I know there’s snow in most places but spring will be here before you know it. And if you wait until spring is here to start planning your spring garden, you’re not going to enjoy spring very much. I know, I’ve been there.
Without some preparation you will spend more money and harvest fewer vegetables than if you spend an afternoon now to plan your vegetable garden.
I try to grow enough of each item to last our family for a year. We eat some fresh and we preserve some. I have some planning worksheets that I use that are great help to know how many plants of each variety I need to grow. You can get these worked emailed to you by filling out the form below.
1. Think about what your growing year looks like and embrace it. This is really important even though it’s not really fun. We all want to think that we can plant seeds or transplants in March or April and harvest vegetables until September or October. But that’s just not reality for most of us.
For instance, I live in Zone 9 which means I can start planting our spring garden in late February and early March. I know that sounds early but we still only have about 4 months of growing. By the time late July gets here, it will be too hot to grow anything but peppers and okra. Which means, if I want to get the most out of those 4 growing months I need make sure I plant early in the planting season not later in the season.
2. Decide what you really want to plant. This is a great time to talk with your family about what fruits and veggies they like and would want to grow. Don’t plant things no one in your family likes, it will only lead to frustration. Dream a little and make a list.
Maybe you won’t be able to plant EVERYTHING but you’ll get more planted with a list than without one. And it will help you stay on track when you see all those, oh so tempting, seed packets and fruit trees at the store. I like to keep notes on what we liked and what we didn’t in my gardening notebook.
3. Order seed catalogs and seeds. If you’re going to grow your plants from seeds, you need seeds. One of my favorite places to get seeds is MiGardener. All of their seeds are heirloom seeds and most are just .99 a packet. If you use my link you’ll also get a 10% discount on your entire order.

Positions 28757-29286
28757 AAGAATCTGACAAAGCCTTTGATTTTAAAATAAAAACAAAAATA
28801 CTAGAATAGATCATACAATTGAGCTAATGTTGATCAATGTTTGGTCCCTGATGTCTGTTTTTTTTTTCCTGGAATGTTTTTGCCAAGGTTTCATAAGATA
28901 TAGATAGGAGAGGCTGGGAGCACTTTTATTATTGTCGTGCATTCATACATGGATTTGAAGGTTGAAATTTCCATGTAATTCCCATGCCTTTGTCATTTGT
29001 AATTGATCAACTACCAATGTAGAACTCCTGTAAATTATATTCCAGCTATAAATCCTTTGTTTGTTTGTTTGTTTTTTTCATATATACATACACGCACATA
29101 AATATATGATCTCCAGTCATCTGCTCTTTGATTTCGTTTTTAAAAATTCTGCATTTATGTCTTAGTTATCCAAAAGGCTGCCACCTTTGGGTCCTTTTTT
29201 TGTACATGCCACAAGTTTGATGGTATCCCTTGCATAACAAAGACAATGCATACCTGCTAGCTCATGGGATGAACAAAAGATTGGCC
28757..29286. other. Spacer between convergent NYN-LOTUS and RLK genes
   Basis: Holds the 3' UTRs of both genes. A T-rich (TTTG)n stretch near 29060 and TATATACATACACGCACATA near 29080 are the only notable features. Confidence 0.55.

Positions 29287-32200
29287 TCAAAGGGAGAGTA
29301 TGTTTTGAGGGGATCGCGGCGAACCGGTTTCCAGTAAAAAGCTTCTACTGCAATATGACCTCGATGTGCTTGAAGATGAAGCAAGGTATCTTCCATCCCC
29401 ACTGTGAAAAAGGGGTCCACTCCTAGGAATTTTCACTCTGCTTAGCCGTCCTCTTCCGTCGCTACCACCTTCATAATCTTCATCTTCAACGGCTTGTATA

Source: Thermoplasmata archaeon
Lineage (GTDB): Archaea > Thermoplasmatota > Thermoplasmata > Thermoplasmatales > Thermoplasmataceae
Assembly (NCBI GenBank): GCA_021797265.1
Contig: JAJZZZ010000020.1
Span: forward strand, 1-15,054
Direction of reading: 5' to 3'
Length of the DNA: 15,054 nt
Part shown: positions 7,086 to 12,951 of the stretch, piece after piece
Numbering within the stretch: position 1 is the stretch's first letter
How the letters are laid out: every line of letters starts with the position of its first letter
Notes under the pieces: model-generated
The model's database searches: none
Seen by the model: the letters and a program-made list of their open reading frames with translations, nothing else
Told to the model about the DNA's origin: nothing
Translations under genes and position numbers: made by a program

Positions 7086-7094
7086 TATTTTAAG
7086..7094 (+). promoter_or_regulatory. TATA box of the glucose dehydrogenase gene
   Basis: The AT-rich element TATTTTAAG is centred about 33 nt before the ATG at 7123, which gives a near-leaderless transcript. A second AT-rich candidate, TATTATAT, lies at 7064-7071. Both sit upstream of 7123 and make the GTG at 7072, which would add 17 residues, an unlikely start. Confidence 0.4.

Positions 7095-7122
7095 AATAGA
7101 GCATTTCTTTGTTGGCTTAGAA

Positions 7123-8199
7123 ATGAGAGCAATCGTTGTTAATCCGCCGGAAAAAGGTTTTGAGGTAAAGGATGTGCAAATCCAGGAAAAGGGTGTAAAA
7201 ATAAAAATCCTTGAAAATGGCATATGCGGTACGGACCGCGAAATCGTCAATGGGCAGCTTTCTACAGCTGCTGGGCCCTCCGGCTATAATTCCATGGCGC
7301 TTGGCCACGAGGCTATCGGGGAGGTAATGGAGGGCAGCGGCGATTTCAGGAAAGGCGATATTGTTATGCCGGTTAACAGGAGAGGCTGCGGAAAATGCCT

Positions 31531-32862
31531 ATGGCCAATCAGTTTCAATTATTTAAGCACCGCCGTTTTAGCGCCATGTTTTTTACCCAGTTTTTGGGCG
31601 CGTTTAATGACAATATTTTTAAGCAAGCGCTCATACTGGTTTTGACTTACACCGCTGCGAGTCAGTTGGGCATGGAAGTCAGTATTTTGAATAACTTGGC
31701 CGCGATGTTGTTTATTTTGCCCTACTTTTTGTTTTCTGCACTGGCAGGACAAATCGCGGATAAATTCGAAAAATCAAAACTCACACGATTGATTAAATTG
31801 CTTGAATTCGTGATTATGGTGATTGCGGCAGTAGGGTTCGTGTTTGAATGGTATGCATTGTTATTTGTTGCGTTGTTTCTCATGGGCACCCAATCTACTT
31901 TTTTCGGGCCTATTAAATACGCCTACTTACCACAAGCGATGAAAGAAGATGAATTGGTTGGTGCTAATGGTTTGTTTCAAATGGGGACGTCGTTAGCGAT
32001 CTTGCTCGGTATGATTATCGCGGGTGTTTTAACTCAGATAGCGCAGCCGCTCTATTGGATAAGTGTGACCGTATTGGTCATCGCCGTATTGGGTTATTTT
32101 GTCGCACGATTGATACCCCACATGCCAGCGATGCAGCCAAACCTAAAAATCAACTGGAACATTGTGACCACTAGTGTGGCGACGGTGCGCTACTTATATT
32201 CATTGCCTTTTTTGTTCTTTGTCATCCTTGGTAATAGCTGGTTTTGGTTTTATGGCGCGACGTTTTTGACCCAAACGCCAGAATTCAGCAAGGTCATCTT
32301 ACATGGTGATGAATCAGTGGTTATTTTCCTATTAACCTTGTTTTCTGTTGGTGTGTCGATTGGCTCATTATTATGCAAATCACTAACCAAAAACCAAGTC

If you’re going to get your seeds from your local stores, be sure to take your list with you. Those seed packets can be pretty enticing. Here are some tips for deciphering all the information on the seed packets. How to read a seed packet.
4. Figure out when you need to plant each plant. If all you do is spend one weekend putting in seeds and transplants, you’ll never have the garden you want. You need to plant when it’s good for the plants not just when it’s convenient for you.
Garden.org has a great app and all you need to do is put in your city and state and it will generate a planting strategy for you. This is a great starting place you can tweak it each year based on what you’ve learned about your own growing climate. If need help understanding your growing climate I have a short ecourse to help you out.
5. Decide if you are going to sow seeds or plant transplants. There’s not a right or wrong decision but you need to decide. If you’re going to use seeds you need to decide if you need to start them early inside or if you can just sow them directly in the ground. This will depend on the plant but it also depends on how long your growing season is.
6. If you don’t already have a garden spot, pick one. For most vegetables you need will need a spot that gets full sun – which is at least 6 hours of direct sun light.
7. If you don’t have frozen ground you can start preparing your garden beds. Maybe you didn’t do such a good job of cleaning them out after last summer’s garden, now is a good time. Or maybe you want to make raised beds, now is the time you can do that, too. If you start now, or as soon as the ground thaws out, you won’t have to rush when it’s time to plant.
8. If you don’t have a compost bin, you should start one. You can start getting leaves from your neighbors and used coffee grounds from Starbucks and you’ll have free compost before you know it.
What are you doing to get ready for the spring gardening season?